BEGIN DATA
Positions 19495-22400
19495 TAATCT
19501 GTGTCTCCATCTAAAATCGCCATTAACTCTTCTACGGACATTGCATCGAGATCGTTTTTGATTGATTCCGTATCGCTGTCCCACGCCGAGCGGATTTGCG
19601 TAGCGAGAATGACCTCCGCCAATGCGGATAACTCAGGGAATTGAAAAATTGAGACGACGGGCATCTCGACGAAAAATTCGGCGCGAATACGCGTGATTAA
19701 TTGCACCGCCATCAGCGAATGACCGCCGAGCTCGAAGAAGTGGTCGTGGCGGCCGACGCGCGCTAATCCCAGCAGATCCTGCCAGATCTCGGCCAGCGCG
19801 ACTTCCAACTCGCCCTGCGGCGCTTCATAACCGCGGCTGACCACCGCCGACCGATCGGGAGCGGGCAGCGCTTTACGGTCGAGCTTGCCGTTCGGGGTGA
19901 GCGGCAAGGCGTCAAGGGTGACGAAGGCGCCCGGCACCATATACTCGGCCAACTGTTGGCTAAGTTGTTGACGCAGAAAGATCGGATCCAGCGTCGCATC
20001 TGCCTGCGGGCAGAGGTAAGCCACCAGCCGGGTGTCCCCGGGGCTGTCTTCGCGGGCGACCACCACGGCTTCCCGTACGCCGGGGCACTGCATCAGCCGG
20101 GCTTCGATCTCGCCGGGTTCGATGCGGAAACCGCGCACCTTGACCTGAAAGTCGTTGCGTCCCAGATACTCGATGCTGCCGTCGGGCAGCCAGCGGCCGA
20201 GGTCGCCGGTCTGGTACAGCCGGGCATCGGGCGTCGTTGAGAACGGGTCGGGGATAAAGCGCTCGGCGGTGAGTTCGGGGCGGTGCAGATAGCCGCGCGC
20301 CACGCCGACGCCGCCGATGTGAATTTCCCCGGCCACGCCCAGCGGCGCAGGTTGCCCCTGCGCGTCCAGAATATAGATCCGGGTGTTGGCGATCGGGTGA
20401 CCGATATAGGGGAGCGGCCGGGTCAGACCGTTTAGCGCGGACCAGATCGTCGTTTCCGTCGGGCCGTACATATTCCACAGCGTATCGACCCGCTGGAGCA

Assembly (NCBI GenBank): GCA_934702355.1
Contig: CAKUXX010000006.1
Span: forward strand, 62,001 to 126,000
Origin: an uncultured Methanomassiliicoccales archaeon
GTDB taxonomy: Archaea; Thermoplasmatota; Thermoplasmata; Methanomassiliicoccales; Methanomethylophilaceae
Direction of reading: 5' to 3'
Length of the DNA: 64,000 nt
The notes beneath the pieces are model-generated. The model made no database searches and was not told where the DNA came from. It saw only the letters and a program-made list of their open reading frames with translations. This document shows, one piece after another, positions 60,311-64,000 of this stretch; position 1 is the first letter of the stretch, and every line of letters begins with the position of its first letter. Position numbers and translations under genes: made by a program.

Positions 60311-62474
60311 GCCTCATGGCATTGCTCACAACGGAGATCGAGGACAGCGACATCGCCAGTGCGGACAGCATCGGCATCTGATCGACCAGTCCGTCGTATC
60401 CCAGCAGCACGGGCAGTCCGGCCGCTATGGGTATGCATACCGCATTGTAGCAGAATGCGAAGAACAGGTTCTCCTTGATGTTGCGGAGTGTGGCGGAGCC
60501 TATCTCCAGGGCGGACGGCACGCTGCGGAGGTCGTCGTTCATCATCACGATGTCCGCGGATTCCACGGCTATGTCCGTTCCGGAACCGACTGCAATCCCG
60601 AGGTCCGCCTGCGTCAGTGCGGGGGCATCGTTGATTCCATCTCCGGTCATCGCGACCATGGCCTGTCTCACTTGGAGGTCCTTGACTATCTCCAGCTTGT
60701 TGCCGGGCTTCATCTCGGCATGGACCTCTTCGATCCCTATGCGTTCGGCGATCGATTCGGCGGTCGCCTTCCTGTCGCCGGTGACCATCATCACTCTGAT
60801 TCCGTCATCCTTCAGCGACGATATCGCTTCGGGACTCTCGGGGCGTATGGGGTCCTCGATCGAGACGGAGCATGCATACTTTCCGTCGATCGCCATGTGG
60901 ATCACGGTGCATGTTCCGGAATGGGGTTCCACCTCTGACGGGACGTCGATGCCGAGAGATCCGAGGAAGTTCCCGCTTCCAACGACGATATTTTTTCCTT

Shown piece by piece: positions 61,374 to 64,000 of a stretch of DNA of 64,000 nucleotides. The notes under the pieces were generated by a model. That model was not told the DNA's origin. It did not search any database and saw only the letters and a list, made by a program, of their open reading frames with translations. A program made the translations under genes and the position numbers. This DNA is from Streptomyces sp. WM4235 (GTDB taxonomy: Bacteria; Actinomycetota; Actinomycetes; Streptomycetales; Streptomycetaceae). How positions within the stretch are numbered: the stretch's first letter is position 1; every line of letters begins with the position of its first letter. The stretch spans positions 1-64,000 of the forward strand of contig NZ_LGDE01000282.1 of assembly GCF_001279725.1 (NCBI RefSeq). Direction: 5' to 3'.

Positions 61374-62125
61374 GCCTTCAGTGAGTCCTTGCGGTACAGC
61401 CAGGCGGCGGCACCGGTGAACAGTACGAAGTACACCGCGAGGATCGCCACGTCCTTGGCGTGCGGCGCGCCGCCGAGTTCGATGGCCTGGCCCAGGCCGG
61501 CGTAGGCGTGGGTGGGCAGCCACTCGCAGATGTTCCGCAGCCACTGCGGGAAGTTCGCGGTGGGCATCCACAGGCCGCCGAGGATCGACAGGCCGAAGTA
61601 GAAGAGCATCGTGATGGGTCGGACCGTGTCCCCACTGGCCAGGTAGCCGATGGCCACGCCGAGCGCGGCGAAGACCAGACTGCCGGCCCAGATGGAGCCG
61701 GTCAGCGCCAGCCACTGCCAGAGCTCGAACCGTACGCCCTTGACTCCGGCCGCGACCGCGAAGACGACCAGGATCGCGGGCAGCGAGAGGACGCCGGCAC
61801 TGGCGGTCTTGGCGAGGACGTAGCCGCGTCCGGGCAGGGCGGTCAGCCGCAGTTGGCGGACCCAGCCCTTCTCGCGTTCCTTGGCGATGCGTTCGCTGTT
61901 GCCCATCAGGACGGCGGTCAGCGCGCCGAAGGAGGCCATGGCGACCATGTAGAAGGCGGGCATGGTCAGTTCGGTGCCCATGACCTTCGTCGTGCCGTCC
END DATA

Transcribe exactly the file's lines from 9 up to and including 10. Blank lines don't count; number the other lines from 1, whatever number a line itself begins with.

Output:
20101 GCTTCGATCTCGCCGGGTTCGATGCGGAAACCGCGCACCTTGACCTGAAAGTCGTTGCGTCCCAGATACTCGATGCTGCCGTCGGGCAGCCAGCGGCCGA
20201 GGTCGCCGGTCTGGTACAGCCGGGCATCGGGCGTCGTTGAGAACGGGTCGGGGATAAAGCGCTCGGCGGTGAGTTCGGGGCGGTGCAGATAGCCGCGCGC